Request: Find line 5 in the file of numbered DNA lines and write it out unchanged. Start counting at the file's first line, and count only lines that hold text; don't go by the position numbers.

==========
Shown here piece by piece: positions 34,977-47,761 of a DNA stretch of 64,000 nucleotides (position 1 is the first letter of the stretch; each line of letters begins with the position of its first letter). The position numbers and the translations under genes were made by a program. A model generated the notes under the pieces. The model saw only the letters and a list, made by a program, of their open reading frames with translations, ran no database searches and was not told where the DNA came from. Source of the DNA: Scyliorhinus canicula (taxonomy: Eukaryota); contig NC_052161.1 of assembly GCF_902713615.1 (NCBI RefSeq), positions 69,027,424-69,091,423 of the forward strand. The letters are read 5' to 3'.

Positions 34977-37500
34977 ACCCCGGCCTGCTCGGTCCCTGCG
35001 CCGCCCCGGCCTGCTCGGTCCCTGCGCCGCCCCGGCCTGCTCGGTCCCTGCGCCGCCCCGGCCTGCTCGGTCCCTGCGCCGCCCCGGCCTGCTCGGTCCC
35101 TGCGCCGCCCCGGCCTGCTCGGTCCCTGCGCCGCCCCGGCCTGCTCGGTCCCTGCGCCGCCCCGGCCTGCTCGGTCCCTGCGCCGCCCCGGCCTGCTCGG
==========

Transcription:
35101 TGCGCCGCCCCGGCCTGCTCGGTCCCTGCGCCGCCCCGGCCTGCTCGGTCCCTGCGCCGCCCCGGCCTGCTCGGTCCCTGCGCCGCCCCGGCCTGCTCGG